The debate over Social Security reform has exposed a little secret among professional money managers: They're not sure what they're doing, either.
President Bush proposes that workers be allowed to divert part of their Social Security insurance premiums into private accounts, to be invested in professionally managed stock and bond funds.
Workers naturally are wary. Perhaps coincidentally, the pros who would be asked to manage the money are having an anxiety attack as well.
Rules of thumb that governed investing for decades are being questioned in the wake of the Nasdaq bubble and the widespread forecast of flat stock and bond markets for the next several years.
A gathering of investment graybeards in Pasadena, Calif., last week punctured many assumptions about long-term investing, in general, and private accounts for Social Security dollars, in particular. Here are some highlights:
Robert D. Arnott, editor of the Financial Analysts Journal, whose 60th anniversary was the occasion for the conference, said equity index funds, expected to be a primary vehicle for investing private account dollars, are seriously flawed.
Most stock indexes, including the benchmark Standard & Poor's 500 index, weight their components according to the market value of the stock. In recent years, faddish technology stocks have dominated the index.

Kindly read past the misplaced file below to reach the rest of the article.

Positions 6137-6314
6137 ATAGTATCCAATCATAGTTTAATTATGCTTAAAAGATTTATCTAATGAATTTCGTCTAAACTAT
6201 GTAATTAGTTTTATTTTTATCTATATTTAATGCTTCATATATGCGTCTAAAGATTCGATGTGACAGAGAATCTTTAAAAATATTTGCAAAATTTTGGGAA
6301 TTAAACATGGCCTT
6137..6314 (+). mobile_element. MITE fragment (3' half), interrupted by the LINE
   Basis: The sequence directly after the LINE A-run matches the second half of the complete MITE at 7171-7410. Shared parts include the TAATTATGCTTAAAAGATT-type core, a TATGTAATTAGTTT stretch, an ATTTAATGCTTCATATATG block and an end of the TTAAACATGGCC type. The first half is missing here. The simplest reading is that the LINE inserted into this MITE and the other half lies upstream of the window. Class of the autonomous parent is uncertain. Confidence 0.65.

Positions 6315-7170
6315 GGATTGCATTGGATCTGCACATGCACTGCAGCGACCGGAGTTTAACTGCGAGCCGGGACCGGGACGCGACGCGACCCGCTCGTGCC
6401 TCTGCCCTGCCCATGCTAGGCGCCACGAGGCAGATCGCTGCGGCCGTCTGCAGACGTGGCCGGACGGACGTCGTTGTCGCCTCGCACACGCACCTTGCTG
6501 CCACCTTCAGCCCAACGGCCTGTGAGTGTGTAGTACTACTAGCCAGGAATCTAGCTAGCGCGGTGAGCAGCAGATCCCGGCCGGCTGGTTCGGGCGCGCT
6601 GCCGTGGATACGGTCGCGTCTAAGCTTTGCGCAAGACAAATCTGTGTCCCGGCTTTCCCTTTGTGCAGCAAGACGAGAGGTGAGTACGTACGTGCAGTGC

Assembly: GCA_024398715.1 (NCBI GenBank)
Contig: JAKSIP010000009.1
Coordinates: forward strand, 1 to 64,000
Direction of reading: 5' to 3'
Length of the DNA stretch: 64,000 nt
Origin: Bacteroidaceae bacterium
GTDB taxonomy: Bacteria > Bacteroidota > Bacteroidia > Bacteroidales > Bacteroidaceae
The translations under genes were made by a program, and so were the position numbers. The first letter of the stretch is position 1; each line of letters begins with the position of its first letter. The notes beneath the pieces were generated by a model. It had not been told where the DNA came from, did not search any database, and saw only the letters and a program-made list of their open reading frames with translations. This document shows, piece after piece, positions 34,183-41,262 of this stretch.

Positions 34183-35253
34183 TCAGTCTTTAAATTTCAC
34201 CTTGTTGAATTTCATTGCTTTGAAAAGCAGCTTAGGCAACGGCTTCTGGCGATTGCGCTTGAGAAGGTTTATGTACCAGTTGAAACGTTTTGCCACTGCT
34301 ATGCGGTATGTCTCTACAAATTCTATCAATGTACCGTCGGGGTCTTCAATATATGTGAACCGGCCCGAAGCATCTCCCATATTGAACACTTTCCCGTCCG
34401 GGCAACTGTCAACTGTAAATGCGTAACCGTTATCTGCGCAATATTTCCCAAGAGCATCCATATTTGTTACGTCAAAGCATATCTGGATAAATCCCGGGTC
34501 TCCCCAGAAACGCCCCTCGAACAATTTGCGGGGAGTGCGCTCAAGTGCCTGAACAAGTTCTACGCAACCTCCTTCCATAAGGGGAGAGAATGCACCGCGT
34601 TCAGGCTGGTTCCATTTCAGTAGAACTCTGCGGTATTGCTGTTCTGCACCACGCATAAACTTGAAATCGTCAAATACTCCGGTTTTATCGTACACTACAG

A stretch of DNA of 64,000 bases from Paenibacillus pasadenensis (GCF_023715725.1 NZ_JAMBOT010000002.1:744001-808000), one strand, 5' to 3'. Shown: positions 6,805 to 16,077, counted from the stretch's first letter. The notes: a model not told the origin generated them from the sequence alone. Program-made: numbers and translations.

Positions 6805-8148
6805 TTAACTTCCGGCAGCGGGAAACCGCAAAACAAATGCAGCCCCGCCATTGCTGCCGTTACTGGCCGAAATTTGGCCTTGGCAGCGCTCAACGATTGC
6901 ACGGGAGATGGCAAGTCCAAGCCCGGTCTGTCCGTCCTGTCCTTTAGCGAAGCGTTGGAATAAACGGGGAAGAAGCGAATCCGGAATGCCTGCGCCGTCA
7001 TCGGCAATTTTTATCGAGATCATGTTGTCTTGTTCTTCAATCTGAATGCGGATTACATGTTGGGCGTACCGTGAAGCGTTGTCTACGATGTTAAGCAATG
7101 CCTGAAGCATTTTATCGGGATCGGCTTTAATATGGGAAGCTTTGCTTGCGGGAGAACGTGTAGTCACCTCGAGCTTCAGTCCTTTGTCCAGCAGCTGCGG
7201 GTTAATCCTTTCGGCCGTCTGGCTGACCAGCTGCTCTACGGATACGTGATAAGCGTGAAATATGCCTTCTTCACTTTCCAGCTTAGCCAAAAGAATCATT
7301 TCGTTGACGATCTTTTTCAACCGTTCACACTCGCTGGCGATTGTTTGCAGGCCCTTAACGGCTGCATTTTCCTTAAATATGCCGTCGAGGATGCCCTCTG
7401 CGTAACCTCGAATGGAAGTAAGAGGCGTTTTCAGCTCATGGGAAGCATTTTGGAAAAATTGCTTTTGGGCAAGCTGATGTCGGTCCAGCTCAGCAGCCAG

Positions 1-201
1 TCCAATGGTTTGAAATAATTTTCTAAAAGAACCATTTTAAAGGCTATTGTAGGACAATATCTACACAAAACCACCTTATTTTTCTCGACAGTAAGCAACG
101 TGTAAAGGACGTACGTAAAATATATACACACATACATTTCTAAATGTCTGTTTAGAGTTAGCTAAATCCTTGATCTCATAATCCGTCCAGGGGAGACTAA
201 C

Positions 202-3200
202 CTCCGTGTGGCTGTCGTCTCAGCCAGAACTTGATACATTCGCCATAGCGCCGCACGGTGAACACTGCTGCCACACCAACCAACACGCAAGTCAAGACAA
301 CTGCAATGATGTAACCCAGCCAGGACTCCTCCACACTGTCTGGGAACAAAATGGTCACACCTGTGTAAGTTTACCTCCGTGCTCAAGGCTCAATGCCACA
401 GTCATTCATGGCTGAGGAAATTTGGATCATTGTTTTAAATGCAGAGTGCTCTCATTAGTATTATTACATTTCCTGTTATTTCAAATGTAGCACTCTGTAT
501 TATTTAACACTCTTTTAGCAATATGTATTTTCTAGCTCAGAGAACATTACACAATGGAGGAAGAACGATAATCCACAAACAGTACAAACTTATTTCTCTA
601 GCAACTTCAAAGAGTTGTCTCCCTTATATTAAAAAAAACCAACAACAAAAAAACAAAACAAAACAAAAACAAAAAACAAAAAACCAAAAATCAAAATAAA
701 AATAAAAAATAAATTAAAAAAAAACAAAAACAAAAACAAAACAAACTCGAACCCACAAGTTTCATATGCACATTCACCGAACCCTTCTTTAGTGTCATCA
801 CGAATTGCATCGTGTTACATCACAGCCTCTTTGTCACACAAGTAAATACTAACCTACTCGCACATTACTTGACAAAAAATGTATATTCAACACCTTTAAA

"They are large and they don't deserve to be," Arnott said. Investors chase market momentum rather than save safely for retirement.
Arnott proposed weighting stock indexes by other criteria - a company's earnings, its cash flow, number of employees (human capital).
John C. Bogle, the leading critic of mutual fund practices, said the cost of investing through professional intermediaries is a crucial issue, not an incidental matter hardly to be mentioned in the Social Security debate.
"Fifty percent or more of the returns on stocks can be consumed in the cost of the system," he said. Over time, investment costs compound to cancel the potential gains for owning stocks, he said.
"The investment community has a vested interest in ignoring this message," Bogle said.
The Nasdaq bubble proved that company financial reports were unreliable as a basis for investing, said Abby Joseph Cohen, a partner at Goldman Sachs.
Often criticized for her optimism during the late 1990s, Cohen acknowledged, "We assumed the earnings we were getting from the companies were correct."
Government economic data, widely used in planning investment strategies, often is misstated. "We assume data is correct, and sometimes we push it too far," Cohen said.
Many investors rely on reports of past investment returns, but "you're not looking at anything that has substance associated with it," said Gary P. Brinson, a private investor and author of investment concepts. "Trying to use that data for predictive purposes is ridiculous."
Most assumptions about future investment returns in the stock market are inflated, he added.
Every profession engages in bouts of introspection and self-doubt at regular intervals. It's good to see investment gurus undergoing that process now.
Bill Barnhart is a columnist for the Chicago Tribune, a Tribune Publishing newspaper. E-mail him at firstname.lastname@example.org.